David Gould is currently studying a PhD at the University of Leeds in the School of Media and Communication. His project examines the history of the slaughterhouse in the UK and America, as well as the history of the representation of animal death in visual media.
The emergence of the slaughterhouse was a product of many concurrent social, economic, and moral tensions. Mass animal slaughter in urban areas created public health problems, barriers to the expansion of the meat industry, and outrage at the ill treatment of animals. The solution to these problems, the slaughterhouse, configured death as a mere moment that was both temporally and geographically isolated. The process of dying was frozen in place and pushed out of sight. The history of the representation of animal death in cinema shares this same trajectory, i.e. a move from visibility to invisibility, and a passage from process to moment.
The project asks a number of questions, including:
- In what way did the slaughterhouse influence the development of the economy in the US and Europe, particularly the rise of Fordism?
- What was the influence of cinema on the slaughterhouse considering that “high-quality” gelatine is absolutely essential in the production of film?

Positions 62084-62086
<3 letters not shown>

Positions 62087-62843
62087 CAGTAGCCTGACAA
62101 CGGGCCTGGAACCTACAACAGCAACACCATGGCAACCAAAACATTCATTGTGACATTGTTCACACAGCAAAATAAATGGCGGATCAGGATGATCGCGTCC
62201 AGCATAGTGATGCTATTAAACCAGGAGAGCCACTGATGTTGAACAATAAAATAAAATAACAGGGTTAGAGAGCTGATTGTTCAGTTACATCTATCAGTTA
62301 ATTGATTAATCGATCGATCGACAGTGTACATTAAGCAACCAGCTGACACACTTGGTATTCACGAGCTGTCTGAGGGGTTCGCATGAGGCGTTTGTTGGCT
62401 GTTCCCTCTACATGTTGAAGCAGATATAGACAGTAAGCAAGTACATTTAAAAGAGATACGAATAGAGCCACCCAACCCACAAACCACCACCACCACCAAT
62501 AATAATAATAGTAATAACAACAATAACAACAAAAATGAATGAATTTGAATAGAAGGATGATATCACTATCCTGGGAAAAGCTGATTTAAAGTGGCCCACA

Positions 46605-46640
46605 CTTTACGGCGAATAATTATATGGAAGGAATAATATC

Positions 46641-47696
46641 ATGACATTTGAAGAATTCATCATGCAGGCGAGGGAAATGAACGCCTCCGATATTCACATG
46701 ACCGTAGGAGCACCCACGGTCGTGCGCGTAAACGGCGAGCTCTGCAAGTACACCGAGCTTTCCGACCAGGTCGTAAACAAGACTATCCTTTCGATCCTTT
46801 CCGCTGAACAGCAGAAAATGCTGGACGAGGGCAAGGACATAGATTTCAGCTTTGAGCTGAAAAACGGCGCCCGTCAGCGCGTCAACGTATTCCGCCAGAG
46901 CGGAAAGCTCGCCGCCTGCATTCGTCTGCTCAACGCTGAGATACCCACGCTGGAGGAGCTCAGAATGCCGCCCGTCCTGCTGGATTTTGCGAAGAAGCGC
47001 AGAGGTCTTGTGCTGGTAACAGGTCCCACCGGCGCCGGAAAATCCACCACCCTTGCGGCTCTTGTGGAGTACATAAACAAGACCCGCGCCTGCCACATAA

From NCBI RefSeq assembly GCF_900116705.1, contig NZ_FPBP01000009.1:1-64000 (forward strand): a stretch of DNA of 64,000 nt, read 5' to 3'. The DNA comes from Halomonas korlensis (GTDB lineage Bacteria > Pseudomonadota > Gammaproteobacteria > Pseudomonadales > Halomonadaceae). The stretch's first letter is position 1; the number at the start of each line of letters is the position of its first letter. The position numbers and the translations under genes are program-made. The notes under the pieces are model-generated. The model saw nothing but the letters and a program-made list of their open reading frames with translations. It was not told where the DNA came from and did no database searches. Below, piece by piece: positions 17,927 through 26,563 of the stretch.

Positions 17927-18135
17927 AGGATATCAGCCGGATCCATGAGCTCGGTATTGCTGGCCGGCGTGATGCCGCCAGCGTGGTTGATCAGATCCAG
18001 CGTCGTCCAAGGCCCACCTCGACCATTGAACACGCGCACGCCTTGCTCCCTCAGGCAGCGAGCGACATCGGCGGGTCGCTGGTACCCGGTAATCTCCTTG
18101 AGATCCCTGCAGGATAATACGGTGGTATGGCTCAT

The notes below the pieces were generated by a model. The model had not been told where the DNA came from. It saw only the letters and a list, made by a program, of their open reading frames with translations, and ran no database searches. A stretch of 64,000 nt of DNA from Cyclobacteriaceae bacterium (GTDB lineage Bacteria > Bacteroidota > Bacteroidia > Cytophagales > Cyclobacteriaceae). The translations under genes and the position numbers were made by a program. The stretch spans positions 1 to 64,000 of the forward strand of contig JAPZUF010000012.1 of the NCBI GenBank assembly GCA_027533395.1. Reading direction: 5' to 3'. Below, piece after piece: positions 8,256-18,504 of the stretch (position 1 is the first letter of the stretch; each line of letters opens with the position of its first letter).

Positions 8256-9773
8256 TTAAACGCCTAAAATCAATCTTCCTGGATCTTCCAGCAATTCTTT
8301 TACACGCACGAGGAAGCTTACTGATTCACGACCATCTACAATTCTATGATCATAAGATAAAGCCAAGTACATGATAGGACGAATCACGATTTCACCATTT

- How did the removal of animal slaughter from public life change people’s ideas of what an animal is, and what it means for an animal to die?
- In a world that necessitates the killing of billions of animals every year, why can’t audiences bare to watch animal death?
- In what way does visual media reflect the structures of society, with regard to the absence of animal death in day-to-day life and the absence of animal death in visual media?
Prior to studying for the PhD, Gould received his BA (Hons) from the University of Brighton in 2016 studying Philosophy, Politics, and Ethics. He completed his MA in Cultural and Critical Theory at the University of Leeds in 2017.
He is also an associate editor for parallax and a peer for the Journal of Critical Animal Studies.